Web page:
Hah!  That's what I get for not browsing source before posting!  :D  Guess I assumed there was a thin lua wrapper sitting in there.

 

..cuz..

 

Given the way it's implemented it seems odd that it wouldn't have just "always" been a preloaded part of core (like "display", "graphics", et al).  Then it'd be a moot point.

 

Agreed (re regression) - it's too late to discuss "shouldn't leak", except to suggest that it "shouldn't have leaked".


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#13

roaminggamer

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I'm with SGS in wondering why things like physics, joints, newText, newImage, etc. are needed in a scene manager.

 

I understand the usefulness of the physics library, after all, I'm working with it constantly. I had, however, previously worked under the assumption that if I need it in my projects, then I needed to explicitly require it. Since I use composer in almost all of my projects, it turns out the physics library is in almost all of my projects regardless of whether I need it there or not.

 

 

I'm late in coming back to this discussion, but wanted to say that whether it is required or not, physics will always be built into your project. so if this discussion is predicated on the idea that "If I require it, it costs me more memory.", then we should but that idea to bed.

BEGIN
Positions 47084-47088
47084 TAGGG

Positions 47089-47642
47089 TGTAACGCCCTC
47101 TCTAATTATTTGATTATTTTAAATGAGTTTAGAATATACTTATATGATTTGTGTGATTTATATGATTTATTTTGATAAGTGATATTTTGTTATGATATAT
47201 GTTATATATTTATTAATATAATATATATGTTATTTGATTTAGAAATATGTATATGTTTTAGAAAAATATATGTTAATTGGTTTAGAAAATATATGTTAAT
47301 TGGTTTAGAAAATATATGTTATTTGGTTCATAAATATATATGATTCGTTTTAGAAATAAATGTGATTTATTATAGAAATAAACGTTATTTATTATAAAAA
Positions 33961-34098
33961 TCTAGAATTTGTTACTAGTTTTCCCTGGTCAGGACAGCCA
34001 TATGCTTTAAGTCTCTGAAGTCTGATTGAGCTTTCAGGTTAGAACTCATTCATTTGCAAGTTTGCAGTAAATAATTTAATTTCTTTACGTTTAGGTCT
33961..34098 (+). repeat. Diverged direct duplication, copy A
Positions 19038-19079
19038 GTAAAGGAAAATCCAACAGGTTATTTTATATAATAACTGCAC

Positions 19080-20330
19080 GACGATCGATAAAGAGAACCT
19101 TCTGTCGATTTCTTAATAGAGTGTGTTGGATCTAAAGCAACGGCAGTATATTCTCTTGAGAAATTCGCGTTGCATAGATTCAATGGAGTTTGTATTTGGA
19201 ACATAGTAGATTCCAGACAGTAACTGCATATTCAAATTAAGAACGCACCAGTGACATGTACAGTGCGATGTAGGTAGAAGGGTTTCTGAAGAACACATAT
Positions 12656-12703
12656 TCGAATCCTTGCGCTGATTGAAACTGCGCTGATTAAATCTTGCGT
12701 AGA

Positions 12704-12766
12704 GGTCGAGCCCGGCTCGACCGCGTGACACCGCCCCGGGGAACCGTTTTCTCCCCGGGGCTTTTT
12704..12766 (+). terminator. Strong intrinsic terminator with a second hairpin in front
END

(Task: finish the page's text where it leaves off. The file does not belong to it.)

'require' it, don't 'require' it.  The binary size won't change.



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#14

SGS

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well... if you never use physics (like me) then it should never be included in the build.  but saying that nor should a whole heap of stuff (like themes, etc)



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#15

roaminggamer

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It is always included in all binaries.  Unless something has changed, it is a core library.

 

In a perfect world, we would only get what we use in our binaries, but it just isn't that simple. 

 

Also, this is part of the price we pay for using (at least partially if not fully) pre-compiled binaries.